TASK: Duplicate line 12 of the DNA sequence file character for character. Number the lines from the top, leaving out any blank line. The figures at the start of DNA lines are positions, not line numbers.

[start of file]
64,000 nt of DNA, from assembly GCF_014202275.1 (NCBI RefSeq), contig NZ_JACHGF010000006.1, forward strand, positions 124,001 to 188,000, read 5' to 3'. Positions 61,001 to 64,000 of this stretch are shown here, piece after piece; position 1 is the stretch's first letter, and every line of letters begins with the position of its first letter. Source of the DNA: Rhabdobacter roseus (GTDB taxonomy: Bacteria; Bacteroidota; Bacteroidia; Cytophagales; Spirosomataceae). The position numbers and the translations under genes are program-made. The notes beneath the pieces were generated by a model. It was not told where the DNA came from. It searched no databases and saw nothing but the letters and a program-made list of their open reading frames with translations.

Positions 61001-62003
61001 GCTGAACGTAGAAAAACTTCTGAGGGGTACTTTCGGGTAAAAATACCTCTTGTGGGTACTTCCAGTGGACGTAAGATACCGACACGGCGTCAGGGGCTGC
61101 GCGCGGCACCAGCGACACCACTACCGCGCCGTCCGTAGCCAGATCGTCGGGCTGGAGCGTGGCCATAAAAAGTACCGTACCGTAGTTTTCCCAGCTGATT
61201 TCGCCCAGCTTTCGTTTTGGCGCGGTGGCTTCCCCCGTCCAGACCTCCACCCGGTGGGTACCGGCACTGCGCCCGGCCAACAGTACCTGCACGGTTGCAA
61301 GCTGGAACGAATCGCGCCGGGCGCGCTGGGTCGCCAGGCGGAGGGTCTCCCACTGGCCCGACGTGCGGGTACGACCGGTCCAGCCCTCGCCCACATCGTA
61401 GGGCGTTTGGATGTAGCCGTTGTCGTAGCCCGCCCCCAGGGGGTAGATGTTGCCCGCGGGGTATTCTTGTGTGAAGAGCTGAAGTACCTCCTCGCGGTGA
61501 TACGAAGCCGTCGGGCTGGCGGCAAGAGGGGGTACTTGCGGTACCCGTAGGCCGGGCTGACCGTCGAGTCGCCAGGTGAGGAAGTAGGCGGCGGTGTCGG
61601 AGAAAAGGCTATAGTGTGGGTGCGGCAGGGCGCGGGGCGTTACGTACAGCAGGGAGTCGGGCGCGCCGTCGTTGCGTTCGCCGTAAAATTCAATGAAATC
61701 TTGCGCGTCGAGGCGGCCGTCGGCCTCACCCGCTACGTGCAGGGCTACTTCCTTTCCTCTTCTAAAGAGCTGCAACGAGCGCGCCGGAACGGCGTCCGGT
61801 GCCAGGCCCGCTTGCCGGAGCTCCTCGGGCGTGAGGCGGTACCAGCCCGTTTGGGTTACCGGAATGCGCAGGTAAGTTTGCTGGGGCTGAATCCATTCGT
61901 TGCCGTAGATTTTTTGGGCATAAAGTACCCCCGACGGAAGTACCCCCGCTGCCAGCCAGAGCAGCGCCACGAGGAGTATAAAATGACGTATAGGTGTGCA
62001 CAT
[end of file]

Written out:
61901 TGCCGTAGATTTTTTGGGCATAAAGTACCCCCGACGGAAGTACCCCCGCTGCCAGCCAGAGCAGCGCCACGAGGAGTATAAAATGACGTATAGGTGTGCA